Toshio Hosokawa's Sakura and Komori-uta were introduced to me by my teacher, Timo Korhonen, several years ago. The works were totally different from anything I had ever played before. The peace and calmness that can be found in these songs and how it effects you is something that, I think, is a valuable treasure for today's hectic people in our harried world. Hosokawa's music is in space, but it also gives you space. The works breathe, allowing you to breathe. Based on Japanese folk songs, these pieces are in their own way the most beautiful I have ever played.


About the guitarist/composer:

Born in Turku, Finland, in 1987, Ilkka Turta began his musical journey with the guitar in 1997 with Matti Sillanpaa. He subsequently studied classical guitar with Risto Vuorinen at the Turku Music Institute, and afterwards at the Turku Music Academy under the guidance of Timo Korhonen, Ismo Eskelinen and Jyrki Myllarinen. Turta regularly gives both solo and chamber music recitals, and has performed in London, Athens, St. Petersburg, Brussels, Tallin and in his native Finland, among many others. His programs often consist of works by such composers as J.S. Bach, Brouwer, Da Milano, Giuliani, Hosokawa, Mertz, Moreno-Torroba, Mudarra, Sor, Suilamo, Tárrega, Turina and Villa-Lobos. Recent chamber music collaborations have included the Autio & Turta guitar duo with guitarist Kalle Autio and the Elise & Her Mans guitar trio with Elise Hermans and Kalle Autio. As a part of a tour of Europe 2012, the trio gave the world premiere of "Hitaita Rakeita" by Finnish composer Tapio Nevanlinna. Turta is also active in popular music as a member of the 'Proggae' group "Kaikukasti", and has worked as a theater musician in musical and puppetry projects. Ilkka Turta plays a Stauffer guitar from 1911, and a modern guitar made by Kauko Liikanen.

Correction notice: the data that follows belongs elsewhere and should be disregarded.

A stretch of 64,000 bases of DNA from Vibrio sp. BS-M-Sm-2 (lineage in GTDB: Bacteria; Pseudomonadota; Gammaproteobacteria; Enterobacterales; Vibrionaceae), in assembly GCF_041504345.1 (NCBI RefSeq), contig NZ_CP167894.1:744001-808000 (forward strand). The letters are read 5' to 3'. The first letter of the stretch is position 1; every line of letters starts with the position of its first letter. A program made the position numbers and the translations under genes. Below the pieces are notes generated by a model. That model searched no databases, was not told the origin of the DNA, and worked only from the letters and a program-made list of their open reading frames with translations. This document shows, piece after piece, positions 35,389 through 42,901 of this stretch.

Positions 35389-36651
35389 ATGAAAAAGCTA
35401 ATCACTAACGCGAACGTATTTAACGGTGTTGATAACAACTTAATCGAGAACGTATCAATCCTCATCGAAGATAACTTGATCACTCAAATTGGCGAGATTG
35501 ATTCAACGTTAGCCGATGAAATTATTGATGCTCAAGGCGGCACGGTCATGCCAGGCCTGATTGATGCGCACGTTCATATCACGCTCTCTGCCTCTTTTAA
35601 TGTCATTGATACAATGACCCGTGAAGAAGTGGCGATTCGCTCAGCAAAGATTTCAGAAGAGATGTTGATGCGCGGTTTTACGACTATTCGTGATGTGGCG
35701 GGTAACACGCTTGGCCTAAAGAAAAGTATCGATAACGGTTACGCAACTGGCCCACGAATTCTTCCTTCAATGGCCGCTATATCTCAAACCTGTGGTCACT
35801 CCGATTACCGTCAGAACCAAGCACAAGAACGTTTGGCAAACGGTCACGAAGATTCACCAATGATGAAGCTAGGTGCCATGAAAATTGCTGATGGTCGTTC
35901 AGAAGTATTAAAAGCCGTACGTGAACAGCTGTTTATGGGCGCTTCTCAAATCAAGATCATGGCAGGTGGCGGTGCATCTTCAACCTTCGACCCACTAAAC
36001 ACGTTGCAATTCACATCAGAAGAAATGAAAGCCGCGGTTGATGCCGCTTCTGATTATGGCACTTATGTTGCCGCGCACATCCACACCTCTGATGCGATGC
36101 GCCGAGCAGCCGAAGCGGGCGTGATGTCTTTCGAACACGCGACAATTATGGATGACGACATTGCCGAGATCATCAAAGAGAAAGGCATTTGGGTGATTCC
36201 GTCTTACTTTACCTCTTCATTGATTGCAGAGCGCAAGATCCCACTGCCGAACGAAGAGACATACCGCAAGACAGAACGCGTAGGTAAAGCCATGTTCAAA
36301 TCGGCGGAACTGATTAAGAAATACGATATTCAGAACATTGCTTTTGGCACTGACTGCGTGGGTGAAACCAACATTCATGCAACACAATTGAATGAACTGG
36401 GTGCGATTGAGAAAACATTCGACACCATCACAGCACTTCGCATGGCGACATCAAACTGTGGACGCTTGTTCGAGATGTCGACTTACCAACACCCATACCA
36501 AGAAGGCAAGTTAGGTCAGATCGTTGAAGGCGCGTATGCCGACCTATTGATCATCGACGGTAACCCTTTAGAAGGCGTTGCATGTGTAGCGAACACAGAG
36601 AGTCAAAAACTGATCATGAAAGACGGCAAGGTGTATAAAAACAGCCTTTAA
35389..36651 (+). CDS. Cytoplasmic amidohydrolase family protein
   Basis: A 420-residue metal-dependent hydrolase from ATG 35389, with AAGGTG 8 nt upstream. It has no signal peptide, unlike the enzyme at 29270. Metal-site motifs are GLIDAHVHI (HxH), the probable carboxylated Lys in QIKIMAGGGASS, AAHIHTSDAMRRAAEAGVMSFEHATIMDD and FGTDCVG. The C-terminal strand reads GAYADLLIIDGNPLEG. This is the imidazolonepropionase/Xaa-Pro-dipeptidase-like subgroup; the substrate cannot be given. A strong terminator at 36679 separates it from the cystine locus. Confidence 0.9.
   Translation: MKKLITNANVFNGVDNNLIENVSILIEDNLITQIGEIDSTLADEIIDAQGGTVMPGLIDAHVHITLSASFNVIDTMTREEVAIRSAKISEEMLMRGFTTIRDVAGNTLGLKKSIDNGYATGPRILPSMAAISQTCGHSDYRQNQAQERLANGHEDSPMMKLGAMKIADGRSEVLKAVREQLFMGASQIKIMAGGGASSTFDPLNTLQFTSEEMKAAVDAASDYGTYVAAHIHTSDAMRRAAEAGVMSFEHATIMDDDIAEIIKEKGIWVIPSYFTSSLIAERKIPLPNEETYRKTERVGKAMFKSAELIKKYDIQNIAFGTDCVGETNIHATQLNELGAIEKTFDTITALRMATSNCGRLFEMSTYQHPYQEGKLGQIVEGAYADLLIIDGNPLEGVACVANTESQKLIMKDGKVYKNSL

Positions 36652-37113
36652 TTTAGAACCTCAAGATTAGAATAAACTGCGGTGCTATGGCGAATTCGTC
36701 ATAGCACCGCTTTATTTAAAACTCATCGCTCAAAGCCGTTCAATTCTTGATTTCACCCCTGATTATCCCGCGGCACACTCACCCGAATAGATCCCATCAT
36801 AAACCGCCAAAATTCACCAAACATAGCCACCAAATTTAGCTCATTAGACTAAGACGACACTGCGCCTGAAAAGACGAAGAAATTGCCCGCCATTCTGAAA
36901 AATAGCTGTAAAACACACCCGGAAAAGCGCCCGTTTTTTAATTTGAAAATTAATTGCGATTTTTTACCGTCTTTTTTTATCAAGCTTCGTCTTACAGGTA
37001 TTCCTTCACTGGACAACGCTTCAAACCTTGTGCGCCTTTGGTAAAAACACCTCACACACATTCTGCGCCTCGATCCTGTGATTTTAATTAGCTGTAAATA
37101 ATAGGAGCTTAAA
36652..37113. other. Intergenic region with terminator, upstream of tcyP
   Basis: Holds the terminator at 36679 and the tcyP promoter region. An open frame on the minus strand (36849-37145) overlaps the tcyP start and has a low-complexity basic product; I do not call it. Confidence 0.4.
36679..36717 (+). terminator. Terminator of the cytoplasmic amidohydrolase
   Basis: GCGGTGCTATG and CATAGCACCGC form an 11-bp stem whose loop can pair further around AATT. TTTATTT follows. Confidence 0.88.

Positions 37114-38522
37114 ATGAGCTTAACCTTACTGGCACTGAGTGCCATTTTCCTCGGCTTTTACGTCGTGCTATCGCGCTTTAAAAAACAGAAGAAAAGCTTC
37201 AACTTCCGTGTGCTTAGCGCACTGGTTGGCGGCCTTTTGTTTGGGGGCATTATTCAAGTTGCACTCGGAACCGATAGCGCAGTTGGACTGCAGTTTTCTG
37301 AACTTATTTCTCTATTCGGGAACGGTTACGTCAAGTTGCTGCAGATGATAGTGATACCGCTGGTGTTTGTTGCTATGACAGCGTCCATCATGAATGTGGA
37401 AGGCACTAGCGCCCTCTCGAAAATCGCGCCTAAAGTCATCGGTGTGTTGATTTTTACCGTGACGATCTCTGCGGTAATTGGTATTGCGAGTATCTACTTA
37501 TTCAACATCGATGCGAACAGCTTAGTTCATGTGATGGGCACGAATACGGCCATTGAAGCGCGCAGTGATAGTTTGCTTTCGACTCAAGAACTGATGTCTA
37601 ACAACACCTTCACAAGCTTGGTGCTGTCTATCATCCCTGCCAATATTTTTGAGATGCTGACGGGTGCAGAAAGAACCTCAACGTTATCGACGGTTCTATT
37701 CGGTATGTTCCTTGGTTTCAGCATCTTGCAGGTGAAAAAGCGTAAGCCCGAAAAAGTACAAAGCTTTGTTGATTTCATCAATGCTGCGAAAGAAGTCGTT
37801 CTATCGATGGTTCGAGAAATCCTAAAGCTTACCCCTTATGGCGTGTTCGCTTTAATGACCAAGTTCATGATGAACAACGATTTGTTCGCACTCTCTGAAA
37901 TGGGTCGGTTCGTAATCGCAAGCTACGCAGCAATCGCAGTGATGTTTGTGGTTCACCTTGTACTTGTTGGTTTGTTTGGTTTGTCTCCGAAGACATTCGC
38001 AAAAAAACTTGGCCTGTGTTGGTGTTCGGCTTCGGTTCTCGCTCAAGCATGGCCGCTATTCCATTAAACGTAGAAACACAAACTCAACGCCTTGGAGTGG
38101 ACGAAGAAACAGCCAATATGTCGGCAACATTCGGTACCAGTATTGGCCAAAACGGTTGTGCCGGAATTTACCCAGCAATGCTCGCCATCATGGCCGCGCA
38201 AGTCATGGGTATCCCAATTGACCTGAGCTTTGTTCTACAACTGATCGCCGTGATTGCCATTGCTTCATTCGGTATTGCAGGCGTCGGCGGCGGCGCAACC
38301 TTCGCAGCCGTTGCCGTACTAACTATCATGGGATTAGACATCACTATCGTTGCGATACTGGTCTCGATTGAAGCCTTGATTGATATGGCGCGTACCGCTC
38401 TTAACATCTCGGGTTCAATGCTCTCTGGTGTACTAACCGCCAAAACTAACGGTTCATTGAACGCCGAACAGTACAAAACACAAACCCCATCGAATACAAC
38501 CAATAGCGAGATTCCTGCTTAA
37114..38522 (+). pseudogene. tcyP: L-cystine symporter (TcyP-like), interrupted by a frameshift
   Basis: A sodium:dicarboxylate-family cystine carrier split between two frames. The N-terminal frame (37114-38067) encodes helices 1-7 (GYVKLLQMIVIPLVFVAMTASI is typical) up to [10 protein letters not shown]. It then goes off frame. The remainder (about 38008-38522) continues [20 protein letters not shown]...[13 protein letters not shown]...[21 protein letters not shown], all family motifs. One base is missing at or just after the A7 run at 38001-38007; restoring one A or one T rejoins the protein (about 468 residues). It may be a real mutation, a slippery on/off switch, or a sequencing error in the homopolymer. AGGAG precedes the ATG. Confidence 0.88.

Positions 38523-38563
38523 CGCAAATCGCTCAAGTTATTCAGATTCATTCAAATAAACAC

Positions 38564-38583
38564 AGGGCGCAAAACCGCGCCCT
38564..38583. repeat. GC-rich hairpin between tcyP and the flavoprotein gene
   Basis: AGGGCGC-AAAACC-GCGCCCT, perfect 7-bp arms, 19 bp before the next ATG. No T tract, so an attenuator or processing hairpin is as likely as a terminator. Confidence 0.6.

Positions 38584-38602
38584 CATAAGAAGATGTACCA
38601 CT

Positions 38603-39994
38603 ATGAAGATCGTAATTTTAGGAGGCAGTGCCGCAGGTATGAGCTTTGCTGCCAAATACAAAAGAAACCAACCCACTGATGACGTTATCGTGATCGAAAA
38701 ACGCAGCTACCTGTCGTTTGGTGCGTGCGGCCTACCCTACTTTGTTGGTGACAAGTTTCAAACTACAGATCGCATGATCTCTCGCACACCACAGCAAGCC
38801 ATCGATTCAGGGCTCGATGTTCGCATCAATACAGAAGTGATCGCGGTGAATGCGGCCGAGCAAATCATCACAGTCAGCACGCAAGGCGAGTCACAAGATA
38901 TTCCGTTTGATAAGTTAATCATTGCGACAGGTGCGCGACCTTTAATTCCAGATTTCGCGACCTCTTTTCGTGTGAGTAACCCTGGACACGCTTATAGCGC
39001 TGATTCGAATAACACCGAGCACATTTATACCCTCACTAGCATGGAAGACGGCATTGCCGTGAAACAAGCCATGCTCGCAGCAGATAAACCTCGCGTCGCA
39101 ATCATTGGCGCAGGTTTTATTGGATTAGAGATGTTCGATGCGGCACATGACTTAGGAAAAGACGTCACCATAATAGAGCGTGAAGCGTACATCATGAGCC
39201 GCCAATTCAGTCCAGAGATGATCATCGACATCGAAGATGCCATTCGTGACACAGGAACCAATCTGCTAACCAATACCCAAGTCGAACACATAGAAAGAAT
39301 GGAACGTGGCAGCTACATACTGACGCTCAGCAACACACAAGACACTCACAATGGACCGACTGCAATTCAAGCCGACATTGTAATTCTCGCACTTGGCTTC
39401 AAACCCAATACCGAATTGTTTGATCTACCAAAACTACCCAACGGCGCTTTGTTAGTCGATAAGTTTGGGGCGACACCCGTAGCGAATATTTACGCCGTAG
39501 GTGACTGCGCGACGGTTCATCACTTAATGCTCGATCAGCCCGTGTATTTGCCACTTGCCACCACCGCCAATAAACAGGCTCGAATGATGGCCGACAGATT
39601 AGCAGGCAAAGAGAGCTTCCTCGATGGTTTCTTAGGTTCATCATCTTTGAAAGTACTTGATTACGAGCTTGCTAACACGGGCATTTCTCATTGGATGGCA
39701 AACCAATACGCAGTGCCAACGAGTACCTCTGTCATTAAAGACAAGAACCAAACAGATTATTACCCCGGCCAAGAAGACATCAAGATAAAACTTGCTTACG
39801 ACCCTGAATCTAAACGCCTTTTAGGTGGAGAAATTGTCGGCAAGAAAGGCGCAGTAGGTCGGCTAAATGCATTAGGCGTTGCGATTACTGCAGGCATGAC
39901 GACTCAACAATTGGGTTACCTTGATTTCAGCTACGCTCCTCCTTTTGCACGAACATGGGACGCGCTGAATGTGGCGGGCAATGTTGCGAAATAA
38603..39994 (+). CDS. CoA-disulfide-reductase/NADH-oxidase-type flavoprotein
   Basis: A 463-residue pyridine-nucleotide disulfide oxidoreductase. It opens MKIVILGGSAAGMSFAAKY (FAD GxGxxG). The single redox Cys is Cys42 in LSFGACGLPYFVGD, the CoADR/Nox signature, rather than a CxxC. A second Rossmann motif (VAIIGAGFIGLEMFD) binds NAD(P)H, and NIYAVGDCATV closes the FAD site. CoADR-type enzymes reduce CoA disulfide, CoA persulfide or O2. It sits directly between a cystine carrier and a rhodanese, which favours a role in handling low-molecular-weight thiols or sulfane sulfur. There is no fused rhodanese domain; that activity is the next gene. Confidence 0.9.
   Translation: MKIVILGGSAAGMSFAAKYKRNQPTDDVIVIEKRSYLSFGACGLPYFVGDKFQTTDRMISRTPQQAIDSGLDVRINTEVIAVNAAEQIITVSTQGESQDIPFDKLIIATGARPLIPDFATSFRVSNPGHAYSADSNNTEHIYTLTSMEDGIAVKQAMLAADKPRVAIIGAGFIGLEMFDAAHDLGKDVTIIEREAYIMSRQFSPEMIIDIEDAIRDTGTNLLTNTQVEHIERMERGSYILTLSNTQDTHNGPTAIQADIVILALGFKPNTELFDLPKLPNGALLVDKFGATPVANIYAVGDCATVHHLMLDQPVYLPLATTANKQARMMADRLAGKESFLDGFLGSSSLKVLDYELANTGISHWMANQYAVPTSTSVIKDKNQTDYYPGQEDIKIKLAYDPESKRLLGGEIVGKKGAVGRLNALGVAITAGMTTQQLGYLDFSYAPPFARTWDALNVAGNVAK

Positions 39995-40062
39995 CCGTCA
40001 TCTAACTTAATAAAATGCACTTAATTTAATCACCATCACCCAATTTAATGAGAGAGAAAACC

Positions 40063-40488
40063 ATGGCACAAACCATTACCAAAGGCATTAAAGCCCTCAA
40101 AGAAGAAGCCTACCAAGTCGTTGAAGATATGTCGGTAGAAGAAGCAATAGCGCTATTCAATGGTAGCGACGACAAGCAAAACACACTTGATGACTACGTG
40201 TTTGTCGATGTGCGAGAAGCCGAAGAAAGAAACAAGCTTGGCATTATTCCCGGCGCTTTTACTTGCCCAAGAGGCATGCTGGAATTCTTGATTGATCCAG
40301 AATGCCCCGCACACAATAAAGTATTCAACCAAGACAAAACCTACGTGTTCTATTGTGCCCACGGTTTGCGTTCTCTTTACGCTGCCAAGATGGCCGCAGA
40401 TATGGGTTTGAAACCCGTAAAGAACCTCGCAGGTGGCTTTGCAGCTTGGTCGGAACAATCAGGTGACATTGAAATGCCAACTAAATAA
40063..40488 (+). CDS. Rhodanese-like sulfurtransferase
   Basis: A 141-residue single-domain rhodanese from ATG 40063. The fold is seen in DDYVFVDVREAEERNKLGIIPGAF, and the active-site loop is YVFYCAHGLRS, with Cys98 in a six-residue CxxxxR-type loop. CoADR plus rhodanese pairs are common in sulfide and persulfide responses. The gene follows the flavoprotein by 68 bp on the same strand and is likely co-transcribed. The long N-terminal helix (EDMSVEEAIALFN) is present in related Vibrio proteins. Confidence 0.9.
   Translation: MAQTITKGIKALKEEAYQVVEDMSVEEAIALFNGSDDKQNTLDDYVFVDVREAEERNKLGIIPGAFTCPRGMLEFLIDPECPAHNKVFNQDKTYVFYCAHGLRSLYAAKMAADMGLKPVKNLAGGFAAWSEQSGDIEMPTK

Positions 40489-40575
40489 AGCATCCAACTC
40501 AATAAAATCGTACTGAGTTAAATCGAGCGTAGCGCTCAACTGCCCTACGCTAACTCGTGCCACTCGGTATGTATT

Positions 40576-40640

Track listing:

1) Ilkka Turta: Etudes I-X, Korsika / Corsica
2) Ilkka Turta: Etudes I-X, Ennustaja / The Prophet
3) Ilkka Turta: Etudes I-X, La Traviata / La Traviata
4) Ilkka Turta: Etudes I-X, Merimatka / Crossing of the Seas
5) Ilkka Turta: Etudes I-X, Kleopatra / Cleopatra
6) Ilkka Turta: Etudes I-X, Poika / Kiddo
7) Ilkka Turta: Etudes I-X, Harharetket / An Odyssey
8) Ilkka Turta: Etudes I-X, Rahapata / The Pot of Gold
9) Ilkka Turta: Etudes I-X, Riidankylväjä / The Hate Monger
10) Ilkka Turta: Etudes I-X, Kuilu / A Gap

11) Leo Brouwer: El Decameron Negro, El Arpa del Guerrero
12) Leo Brouwer: El Decameron Negro, La Huída de los Amantes Por el Valle de los Ecos
13) Leo Brouwer: El Decameron Negro - Balada de la Doncella Enamorada

14) Toshio Hosokawa: Two Japanese Songs, Sakura
15) Toshio Hosokawa: Two Japanese Songs, Komori-Uta (Weigenlied)

Enjoy!

Ilkka_Turta_Contemporary_Music_for_Guitar-Tzadik.zip

http://www82.zippyshare.com/v/TlRr1L1F/file.html

4 comments:

Anonymous said...

Just beautify;l tzadik thank you very much!

Tzadik said...

Happy you like anonymous being! I was surprised that up til now no one commented; I find this to be one of the best contemporary guitar discs out there

TZ

Vanusian said...

Hi! Thanks for the great and unexpected shares, especially glad to see some contemporary guitar music: will get back to you after giving this a listen. Am a fan of solo, chamber / small group music in particular so this is a double pleasure. Looking forward to checking out some of the new (to me) names as well (Jersild, Erod, Dessner). Cheers!

Anonymous said...

could you re up this cd--it sounds very intesting!